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GOP Leaders Back Away from Wiretap Claims; Obama Irked over Wiretap Claims; WikiLeaks Dumps Alleged CIA Documents; Cuts to Fund Border Wall; House Debates Health Care Bill. Aired 12-12:30p ET

Aired March 8, 2017 - 12:00   ET



[12:00:30] JIM ACOSTA, CNN ANCHOR: Welcome to INSIDE POLITICS. Thank you for sharing your day with us. I'm Jim Acosta, in for John King.

Conservatives Republicans in Congress are calling it Obamacare-lite, and I don't think they mean it as a compliment, while President Trump is warning of a bloodbath in the 2018 midterm elections if it fails. Right now two House committees are holding their markups on the new health care bill, but the president has vowed his full support behind the effort and repeal -- to replace the Affordable Care Act.


DONALD TRUMP, PRESIDENT OF THE UNITED STATES: I think really that we're going to have something that's going to be much more understood and much more popular than people can even imagine.


ACOSTA: What the president may not have bargained for, the fierce opposition from his own party.


SEN. MIKE LEE (R), UTAH: This is not the repeal bill that we've been waiting for, for all these years. This is a huge opportunity that's been missed.


ACOSTA: Another tough sell for President Trump, his stunning allegation that then President Obama wiretapped his Manhattan headquarters last year. But where's the proof? I asked Sean Spicer yesterday, and here's what he told me.


SEAN SPICER, WHITE HOUSE PRESS SECRETARY: It's not a question of new proof or less proof or whatever. It's -- the answer is the same. And I think that -- which is that I think that -- that there is a concern about what happened in the 2016 election. The House and Senate Intelligence Committee have the staff and the capabilities and the processes in place to look at this in a way that's objective, and that's where it should be done.


ACOSTA: With us to share their reporting and their insights, Molly Ball and Ron Brownstein from "The Atlantic," CNN'S Nia-Malika Henderson and Jennifer Jacobs of Bloomberg Politics.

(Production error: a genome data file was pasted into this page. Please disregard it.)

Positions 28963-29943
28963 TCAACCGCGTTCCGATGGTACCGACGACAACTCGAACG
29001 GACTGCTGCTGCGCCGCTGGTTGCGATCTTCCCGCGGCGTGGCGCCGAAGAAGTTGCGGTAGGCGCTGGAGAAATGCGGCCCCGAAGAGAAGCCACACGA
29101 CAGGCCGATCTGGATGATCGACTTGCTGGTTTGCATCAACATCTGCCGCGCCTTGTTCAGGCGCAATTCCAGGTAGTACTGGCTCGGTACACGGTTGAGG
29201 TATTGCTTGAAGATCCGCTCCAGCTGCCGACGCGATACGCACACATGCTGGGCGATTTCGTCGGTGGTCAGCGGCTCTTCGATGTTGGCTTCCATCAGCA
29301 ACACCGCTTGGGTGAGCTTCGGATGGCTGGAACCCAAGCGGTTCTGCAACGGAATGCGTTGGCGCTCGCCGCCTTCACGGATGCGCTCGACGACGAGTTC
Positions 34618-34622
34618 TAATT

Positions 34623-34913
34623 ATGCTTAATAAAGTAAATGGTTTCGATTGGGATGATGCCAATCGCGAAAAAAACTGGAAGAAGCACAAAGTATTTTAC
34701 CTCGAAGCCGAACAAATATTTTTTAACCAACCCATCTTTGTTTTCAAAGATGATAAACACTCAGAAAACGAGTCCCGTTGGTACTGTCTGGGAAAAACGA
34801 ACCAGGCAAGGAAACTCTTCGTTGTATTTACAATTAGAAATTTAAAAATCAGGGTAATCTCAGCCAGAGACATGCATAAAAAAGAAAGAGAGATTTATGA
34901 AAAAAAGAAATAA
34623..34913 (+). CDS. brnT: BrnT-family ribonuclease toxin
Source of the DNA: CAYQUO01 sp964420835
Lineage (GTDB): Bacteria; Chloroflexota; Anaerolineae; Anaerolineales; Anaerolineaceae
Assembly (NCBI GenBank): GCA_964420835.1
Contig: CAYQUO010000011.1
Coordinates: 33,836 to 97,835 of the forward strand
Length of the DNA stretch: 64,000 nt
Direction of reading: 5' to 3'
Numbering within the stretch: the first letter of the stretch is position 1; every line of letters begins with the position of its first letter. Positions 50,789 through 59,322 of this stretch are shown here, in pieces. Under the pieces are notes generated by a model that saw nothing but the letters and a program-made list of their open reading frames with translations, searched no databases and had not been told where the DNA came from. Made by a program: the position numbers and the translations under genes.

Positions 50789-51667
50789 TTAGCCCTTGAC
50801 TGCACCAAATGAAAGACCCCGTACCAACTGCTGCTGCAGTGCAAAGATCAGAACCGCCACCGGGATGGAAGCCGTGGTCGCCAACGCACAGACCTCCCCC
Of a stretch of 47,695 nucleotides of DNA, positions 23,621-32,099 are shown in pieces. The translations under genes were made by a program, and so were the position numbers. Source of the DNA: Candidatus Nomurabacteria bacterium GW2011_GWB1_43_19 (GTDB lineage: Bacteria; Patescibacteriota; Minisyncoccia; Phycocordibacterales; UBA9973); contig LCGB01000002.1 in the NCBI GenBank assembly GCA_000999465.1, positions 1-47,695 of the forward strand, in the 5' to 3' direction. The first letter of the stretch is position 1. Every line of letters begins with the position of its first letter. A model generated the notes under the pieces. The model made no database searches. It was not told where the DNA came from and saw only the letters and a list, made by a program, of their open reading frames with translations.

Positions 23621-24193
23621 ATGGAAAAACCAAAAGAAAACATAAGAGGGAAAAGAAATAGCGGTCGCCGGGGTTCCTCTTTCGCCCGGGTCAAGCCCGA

Now, we should point out, sources close to former President Obama say he was irked and exasperated by his successor's accusation. And top Republicans won't back up President Trump's claims because there is simply no evidence.


UNIDENTIFIED MALE: You ever heard of this before the allegation from the president?


JOE SCARBOROUGH, MSNBC ANCHOR: Have you seen any evidence whatsoever that Barack Obama ordered any wiretapping on Trump Towers?

REP. TOM COTTON (R), ARKANSAS: I have seen no evidence of that, Joe, but I would also say a lot of the anonymous sources in the media are stating things that are very precise and not exactly the full picture either. When, for instance, the president's spokesman denies that --


ACOSTA: So a couple of Republicans saying we don't know what the president is talking about either. Now, I should point out, we were able to confirm in the last hour or so from administration officials that the president may have shaken hands with the Russian ambassador, Kislyak, at that foreign policy speech last April. Obviously nothing illegal about that. But, again, it's another one of those drips that have been coming out lately in the Russia investigation.